William Hyman: Despite the Hype, UDI Remains a Work in Progress

As I noted in a June blog on unique device identification (UDI), there was a proposal under consideration that would have required electronic health records (EHRs) to have the ability to capture UDIs–at least for implantable devices which are the first devices mandated to have UDIs. Whether this capture was to be automatic–which would make sense–or manual–which would be awful–was not specified.

Now the Office of the National Coordinator (ONC) has issued the 2014 Edition Release 2 Final Rule, and UDI did not make the cut. The rule document is 187 pages which makes it a fun read, especially since the table of contents does not have page numbers–but you were going to read the whole thing, weren’t you?

Making good use of word search for “unique device “ saves the day and brings the reader to page 101. (Interestingly, searching for UDI yields nothing even though the term UDI is in fact used.) The explanation of why UDI was not included begins with a reiteration of the premise that UDI will enable all sorts of wonderful things such as “help reduce device-related medical errors and provide other significant patient safety, health care quality, and public health benefits.”

The final rule reports on public comments about the capturing UDI proposal, including the complaint that it was premature and that it wasn’t applicable to the ambulatory setting since most implantations occur in hospitals. As is almost always the case for a proposed rule, some commentators thought it was too demanding, while others thought it was not demanding enough. For example, there was a suggestion that the capture be automated, but others complained about the cost of the widespread deployment of appropriate scanner technology. What will constitute appropriate scanning technology remains to be seen, especially since there are multiple approved UDI formats. While no EHR UDI requirement was adopted this time around, the final rule declares an intention “to propose a UDI-focused certification criterion” the next time.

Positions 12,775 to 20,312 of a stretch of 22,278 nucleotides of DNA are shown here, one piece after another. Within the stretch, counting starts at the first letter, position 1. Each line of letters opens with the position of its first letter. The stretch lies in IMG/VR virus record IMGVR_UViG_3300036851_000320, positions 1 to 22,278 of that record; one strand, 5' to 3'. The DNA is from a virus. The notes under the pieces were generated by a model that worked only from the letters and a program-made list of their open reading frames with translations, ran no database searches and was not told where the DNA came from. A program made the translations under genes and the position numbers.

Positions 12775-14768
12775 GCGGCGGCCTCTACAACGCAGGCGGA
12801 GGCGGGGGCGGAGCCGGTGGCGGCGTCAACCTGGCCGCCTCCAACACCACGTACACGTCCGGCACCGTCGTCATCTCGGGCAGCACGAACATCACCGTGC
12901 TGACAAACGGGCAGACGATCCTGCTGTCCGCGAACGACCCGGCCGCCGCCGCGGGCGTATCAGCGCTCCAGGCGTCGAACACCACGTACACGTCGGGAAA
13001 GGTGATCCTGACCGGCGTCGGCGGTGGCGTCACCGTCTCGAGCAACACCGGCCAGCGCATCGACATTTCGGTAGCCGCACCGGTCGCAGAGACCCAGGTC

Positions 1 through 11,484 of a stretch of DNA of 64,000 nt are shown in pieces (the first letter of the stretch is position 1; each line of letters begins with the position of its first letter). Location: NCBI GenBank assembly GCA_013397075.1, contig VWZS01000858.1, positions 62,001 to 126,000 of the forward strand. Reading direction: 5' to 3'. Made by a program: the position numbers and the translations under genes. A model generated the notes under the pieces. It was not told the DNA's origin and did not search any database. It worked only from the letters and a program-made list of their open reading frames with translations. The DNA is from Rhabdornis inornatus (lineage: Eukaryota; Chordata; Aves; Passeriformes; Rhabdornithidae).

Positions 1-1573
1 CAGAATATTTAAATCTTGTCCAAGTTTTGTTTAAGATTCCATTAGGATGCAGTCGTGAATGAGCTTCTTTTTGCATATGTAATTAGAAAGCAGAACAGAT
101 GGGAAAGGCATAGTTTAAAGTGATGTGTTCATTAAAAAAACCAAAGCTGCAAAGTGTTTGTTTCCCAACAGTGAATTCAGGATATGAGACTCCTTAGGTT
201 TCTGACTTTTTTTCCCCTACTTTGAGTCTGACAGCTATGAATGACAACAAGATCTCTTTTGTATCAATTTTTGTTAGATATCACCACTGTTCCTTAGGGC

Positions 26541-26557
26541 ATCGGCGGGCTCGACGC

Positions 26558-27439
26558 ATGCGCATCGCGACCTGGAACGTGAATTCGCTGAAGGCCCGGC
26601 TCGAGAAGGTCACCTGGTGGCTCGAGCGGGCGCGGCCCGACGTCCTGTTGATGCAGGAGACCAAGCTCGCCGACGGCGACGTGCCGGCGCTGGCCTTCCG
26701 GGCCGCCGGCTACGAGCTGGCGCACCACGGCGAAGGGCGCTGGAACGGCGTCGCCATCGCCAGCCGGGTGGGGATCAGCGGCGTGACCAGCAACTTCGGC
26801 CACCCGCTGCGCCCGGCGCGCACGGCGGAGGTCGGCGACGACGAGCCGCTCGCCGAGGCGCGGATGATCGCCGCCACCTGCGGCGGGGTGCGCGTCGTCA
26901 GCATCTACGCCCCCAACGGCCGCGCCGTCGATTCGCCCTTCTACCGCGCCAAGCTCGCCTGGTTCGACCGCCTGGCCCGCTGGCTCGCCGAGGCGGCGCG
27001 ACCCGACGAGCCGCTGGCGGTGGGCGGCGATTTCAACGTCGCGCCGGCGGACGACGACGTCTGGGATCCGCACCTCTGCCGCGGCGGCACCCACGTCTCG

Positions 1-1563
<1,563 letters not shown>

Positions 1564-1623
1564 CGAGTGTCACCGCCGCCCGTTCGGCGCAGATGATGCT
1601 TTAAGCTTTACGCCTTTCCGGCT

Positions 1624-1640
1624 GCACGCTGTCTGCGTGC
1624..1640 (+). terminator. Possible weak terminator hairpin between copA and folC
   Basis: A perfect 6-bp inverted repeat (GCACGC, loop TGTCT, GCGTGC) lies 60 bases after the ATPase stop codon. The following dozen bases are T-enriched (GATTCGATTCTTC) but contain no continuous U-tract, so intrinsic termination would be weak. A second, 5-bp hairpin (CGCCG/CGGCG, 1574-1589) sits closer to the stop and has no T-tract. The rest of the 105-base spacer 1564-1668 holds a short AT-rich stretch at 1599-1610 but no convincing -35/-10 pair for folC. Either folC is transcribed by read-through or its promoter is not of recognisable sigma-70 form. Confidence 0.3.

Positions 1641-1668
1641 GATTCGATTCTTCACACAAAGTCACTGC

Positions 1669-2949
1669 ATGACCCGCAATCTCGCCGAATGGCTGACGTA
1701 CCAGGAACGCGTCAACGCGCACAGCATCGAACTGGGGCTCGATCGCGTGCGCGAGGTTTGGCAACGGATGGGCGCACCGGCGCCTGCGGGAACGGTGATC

It should be remembered that the ONC sets minimum performance requirements for EHRs, and therefore any EHR vendor could provide UDI functionality if it wanted to or if the customer base got sufficiently organized to demand it. However, a risk of early adoption might be that when there is a new rule, what has already been provided may not meet it, and therefore would require revision in the next EHR iteration. Thus, there may be some rational motivation to wait, despite all the claimed value of having UDIs in the EHR.

An alternative to built-in UDI capture is manually entering the UDI in a free-format notes function. The challenge here is the length of the UDI which makes typing it in a high-risk task. In this regard, a wrong UDI could have safety implications if EHR-embedded UDIs are actively used for anything. Once in the EHR , whether the UDI could be captured from the notes is an open question. More generally, with paper records, ID stickers from devices have been literally stuck into the record for years. How is this done in an EHR?

Not surprisingly, using UDIs for good purposes, as opposed to just having them, is a work in progress. If you are young enough, you may see the claimed benefits actually have proven value.

William Hyman, ScD, is professor emeritus of biomedical engineering at Texas A&M University. He now lives in New York where he is adjunct professor of biomedical engineering at The Cooper Union.

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